What you can do to avoid morning sickness

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As any pregnant woman or mother knows, “morning sickness” is a misleading term. Yes, some women feel nauseous or vomit early in the AM, but most women suffering from these symptoms–a whopping 75 percent of expecting moms–experience them throughout the day.

Things you can do to avoid morning sickness

So what can you do? In severe cases, some women do ask their doctors to prescribe medication. Others are understandably reluctant to take extra medications during pregnancy and prefer to stick to natural solutions. There’s no surefire way to avoid nausea during pregnancy, especially during the first trimester, but there are a few tricks you can use to minimize it.

Herbal remedies. Traditional cures for other kinds of nausea can also help ease morning sickness. Ginger, chamomile and mint are all thought to have a calming effect on the digestive system. Try steeping freshly cut ginger in boiling water (with or without a tea bag) and adding a little honey. Alternatively, sucking on candied ginger or mints, or sipping a Moroccan mint tea may help.

Try to move after eating. Tempting as it may be to nap after a large meal, this can slow digestion. Try taking a gentle 10 to 15 minute walk after meals and refrain from eating for at least two hours before sleep.

Pay attention. Almost all pregnant women experience aversions to different smells or flavors. For one woman, a whiff of seafood might turn her stomach. For another, it might be coffee. Whatever it is that bothers you, steer clear, even if it’s a food you normally enjoy. Forcing yourself to eat “normally” during your pregnancy isn’t going to do you any favors.

Eat small snacks rather than large meals. There’s a good deal of evidence to suggest that humans digest better if they eat small meals of around 200 to 400 calories each. Try to keep snacks on hand at all times and nibble throughout the day.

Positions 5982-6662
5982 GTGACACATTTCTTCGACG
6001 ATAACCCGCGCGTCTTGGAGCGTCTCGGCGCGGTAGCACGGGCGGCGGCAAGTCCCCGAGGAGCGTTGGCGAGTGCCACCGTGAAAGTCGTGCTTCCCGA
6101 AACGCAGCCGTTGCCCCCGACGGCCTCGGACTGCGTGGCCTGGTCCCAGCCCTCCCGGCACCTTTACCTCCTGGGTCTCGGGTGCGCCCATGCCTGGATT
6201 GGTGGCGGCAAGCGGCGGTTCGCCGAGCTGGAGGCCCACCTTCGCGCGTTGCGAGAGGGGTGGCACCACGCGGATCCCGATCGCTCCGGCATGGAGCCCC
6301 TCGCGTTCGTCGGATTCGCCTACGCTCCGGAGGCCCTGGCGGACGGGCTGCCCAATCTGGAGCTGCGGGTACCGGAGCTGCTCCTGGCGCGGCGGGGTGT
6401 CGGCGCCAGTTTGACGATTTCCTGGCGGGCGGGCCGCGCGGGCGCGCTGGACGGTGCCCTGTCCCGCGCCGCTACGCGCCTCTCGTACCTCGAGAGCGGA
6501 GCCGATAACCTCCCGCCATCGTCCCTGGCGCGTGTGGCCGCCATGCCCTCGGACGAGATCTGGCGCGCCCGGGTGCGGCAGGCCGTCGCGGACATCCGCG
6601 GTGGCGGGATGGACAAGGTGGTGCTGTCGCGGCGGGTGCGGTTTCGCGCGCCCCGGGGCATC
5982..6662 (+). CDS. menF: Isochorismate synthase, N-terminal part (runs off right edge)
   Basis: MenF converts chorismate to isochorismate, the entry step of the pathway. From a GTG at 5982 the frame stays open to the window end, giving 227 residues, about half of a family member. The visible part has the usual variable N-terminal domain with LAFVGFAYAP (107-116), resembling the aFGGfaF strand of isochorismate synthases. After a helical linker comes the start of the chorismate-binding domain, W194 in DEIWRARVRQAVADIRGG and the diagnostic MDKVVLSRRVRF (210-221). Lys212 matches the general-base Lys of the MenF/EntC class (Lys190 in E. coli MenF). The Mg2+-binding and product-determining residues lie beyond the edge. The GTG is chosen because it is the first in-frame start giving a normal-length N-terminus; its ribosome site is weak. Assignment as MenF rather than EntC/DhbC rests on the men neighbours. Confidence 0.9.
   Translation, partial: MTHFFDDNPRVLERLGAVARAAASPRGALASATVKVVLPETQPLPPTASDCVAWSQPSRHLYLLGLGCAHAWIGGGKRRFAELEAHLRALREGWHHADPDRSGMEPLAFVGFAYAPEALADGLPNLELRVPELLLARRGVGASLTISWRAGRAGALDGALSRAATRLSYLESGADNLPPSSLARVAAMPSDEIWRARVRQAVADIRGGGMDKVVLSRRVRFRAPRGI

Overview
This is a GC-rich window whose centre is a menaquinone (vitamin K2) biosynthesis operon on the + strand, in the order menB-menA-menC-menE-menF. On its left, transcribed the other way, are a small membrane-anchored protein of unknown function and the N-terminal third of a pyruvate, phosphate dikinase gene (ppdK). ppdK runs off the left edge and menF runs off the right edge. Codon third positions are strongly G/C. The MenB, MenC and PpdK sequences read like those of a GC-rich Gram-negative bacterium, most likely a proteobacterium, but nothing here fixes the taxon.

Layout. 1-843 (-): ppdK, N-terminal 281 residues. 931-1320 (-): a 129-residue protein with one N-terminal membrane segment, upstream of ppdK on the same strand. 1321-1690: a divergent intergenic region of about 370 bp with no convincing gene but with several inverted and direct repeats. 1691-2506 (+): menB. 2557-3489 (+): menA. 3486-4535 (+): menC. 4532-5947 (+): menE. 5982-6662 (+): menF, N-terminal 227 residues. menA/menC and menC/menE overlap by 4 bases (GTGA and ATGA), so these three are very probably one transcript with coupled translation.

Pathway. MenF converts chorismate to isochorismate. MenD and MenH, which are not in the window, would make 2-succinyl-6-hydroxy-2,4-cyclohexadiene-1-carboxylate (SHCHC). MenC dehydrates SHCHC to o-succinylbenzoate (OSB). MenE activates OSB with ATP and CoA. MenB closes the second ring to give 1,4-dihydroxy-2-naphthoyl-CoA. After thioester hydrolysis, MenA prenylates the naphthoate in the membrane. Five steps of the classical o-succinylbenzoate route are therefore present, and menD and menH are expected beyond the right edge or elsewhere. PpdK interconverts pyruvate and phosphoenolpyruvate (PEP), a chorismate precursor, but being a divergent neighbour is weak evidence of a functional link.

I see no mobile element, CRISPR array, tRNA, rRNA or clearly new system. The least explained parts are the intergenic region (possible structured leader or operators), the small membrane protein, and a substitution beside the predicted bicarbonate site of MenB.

Brush your teeth immediately after eating. Any lingering food aromas aren’t going to do you any favors, and they certainly aren’t going to improve with time. Brush, floss and use mouthwash if necessary as quickly as you can after a meal.

Avoid fatty or spicy foods. Pregnancy may not be the time to try that five-chili som tam or braised pork belly. Delicious as they may be, chilies can irritate the digestive track and fatty foods take a long time to break down. Stick to simpler, blander foods that are relatively easy for your body to process.

Try acupressure bands. Though not scientifically proven, some women swear by these for fighting off all sorts of nausea, including the pregnancy-induced variety. Sea-Band (sea-band.com) is one of the more widely available brands.

Drink plenty of fluids. Staying hydrated is essential anyway, especially if you’re vomiting frequently. Sip liquids, preferably room temperature ones, slowly throughout the day.

Get enough rest. We know, easier said than done while pregnant. Still, it’s important to keep in mind that you’re demanding a lot of your body right now and you need to give it sufficient time to recover daily. Understand that no matter how busy you are, sometimes you will need to prioritize your health and just take it a bit easier.

Photo Credit: Mitya Ku via Compfight cc

ExpectingExpats.com

Expecting Expats is the online resource for parents in and around Thailand.

We provide lifestyle and medical content to our visitors, with new content posted daily. Our lifestyle contributors are themselves expat moms who share their experiences and lessons learned through blog articles. We also provide medical content from our partner doctors at Samitivej Hospital in Bangkok, Thailand. Articles of interest span from before pregnancy through the toddler years and cover medical, behavioral and cognitive issues.

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